When it comes to innovations in logistics, the automotive industry is good at confirming the merits of its own success, but it might do better to look beyond its own factories towards solutions from other industries, as there are signs it is losing ground in logistics developments as it continues to nurse well-documented inefficiencies.

At May’s ELUPEG group meeting—the European Logistics Users, Providers and Enablers Group, an association dedictated to promoting logistics collaboration—hosted at DHL’s state-of-the-art Innovation Centre near Bonn, Germany, speakers recognised that the automotive industry has traditionally led innovations for supply chain efficiency and that it continues to hold itself up as a best practice benchmark. Prof. Dr Sebastian Kummer, from the WU Vienna University of Economics and Business, recognised how the sector has collaborated with its transport providers well in meeting the needs of what are arguably the strictest inbound supply demands in terms of delivery windows, inventory and supply chain complexity.

However, according to other members, the automotive sector might be taking too much of its own publicity to heart, in that it is missing out on opportunities for collaborative innovation. Speakers worried that the automotive industry’s own efficiency could be making it inflexible.

According to delegates, there are some areas in automotive logistics that are crying out for improvement. Empty and circuitous return legs on inbound shipments, low-capacity utilisation in finished vehicle movements and an intractable attitude to overcoming antitrust issues were just some areas highlighted. Contributors heard that early progress made at ELUPEG on the subject of shared aftermarket deliveries stalled because contributors refused to countenance the movement of competitor parts within their own brand-liveried vehicles.

Other sectors, including fast moving consumer goods (FCMG) and hi-tech, appear now to be taking the lead, with more examples of shared-user services and collaboration. DHL’s Ingo Brauckmann and Paul Eden Smith outlined how its Tradeteam joint venture with Molson Coors for the drinks industry improved transport costs through a highlevel of synergy and was a prime example of the shift from a traditional supply chain with various inventory points to a collaborative consumer end-toend supply chain with one single inventory point.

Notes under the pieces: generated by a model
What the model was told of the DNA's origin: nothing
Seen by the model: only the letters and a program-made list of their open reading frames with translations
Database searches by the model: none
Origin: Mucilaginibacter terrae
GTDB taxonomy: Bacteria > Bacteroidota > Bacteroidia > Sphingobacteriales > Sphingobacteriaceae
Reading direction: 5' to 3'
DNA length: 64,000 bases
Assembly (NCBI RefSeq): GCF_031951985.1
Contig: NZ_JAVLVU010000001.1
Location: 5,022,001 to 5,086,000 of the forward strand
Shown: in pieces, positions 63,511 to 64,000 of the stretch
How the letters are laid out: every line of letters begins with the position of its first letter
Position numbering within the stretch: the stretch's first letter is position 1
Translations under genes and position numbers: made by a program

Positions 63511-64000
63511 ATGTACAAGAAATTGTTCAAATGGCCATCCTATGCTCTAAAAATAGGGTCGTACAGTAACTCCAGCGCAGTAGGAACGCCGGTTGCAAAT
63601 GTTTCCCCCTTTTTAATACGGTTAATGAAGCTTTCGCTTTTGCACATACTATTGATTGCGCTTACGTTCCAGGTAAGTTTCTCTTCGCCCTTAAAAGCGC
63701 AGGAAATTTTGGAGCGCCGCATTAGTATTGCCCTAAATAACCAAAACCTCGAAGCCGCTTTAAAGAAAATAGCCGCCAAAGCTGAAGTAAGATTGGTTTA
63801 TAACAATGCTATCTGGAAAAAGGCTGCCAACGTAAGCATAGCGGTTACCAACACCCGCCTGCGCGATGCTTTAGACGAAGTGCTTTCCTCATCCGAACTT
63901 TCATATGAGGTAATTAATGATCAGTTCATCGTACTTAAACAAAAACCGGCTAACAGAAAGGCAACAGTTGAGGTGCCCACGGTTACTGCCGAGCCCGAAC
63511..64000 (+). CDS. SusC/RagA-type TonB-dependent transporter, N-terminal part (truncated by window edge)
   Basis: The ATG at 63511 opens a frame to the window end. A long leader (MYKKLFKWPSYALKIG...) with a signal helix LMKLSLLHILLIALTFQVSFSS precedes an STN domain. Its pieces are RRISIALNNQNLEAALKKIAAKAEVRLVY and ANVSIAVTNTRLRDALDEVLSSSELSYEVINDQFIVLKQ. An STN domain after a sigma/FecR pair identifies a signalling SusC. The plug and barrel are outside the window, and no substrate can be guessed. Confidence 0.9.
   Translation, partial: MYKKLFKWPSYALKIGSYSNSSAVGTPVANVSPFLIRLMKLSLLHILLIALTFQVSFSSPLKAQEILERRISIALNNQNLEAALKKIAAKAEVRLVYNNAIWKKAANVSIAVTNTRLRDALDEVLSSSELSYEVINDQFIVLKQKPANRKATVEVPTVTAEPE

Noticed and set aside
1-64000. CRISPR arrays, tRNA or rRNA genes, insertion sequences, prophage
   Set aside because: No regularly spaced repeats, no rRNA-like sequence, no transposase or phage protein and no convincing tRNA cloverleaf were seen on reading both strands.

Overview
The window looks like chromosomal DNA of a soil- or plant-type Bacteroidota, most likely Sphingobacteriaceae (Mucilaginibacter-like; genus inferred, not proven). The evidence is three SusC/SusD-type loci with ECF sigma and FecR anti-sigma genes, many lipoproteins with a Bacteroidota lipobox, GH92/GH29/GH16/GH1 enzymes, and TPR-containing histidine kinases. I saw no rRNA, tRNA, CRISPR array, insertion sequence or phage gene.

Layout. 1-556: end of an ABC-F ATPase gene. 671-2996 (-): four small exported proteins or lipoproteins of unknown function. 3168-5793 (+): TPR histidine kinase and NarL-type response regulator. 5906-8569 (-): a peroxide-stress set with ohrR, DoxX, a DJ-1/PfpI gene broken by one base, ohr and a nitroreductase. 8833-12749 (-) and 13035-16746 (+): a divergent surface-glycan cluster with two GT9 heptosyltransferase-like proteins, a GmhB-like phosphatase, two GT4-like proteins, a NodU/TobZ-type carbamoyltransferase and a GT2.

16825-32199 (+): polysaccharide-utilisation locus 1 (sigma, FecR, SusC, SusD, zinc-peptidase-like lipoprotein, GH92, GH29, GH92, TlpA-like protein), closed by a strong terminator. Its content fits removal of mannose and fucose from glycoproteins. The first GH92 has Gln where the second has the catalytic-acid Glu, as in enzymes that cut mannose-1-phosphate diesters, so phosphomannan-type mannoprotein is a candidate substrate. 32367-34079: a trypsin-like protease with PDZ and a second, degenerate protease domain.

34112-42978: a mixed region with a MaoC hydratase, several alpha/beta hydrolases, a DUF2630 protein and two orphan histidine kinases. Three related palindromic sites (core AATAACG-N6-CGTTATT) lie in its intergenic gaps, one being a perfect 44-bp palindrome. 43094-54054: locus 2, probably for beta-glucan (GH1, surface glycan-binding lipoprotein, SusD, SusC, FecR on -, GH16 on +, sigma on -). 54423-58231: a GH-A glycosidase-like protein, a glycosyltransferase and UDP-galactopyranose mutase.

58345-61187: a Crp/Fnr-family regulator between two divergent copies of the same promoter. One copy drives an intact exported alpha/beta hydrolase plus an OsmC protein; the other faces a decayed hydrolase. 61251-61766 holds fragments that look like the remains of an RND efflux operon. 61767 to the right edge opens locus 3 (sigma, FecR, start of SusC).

By contrast the automotive sector was seen as simply confirming its current paradigm, rather than looking at new innovations through exposure to cross-industry solutions.

This was in part because of an unwillingness to share or cede control to potential partners and suppliers. The whole effort at collaborative enterprise depends on a shared level of efficiency, noted Brian Bolam, deputy chairman of ELUPEG, and president and founder of OmPrompt, a B2B integration provider. “The more efficient you are yourself, the easier it is to collaborate,” he said. “You have to do everything you can in-house first to get lean, and when you run out of leverage, you have to go outside and get some more help to drive your costs down to the next level.”

Bolam used the example of Ford as a carmaker that had “a slick supply chain”. But while Ford’s LLP strategy might make it more open to collaboration, others appear less keen to collaborate, perhaps out of fear that a partner would fail to come up to standard.

But an insular attitude was also contributing to fractious relationships between carmakers and transport providers within the sector, said Bolam.

“One of the ways to take the heat out of the situation is to look at the supply chain as a means to an end rather than a competitive weapon,” he said.

There had been some success that came from discussions held at ELUPEG in the past, such as the development of shared inbound milkruns between major OEMs. Discussions around the CO³ project, designed to encourage structural breakthrough in the competitiveness and sustainability of European logistics by stimulating collaboration between European shippers, suggested that the initiative had born fruit.

However, the carmakers who had participated (and remain members of ELUPEG) had failed to return to share the details of their success, said Bolam, and they were conspicuous by their absence at May’s meeting.

It was a gap that the organisation said it was keen to rectify by its next meeting in Amsterdam in November.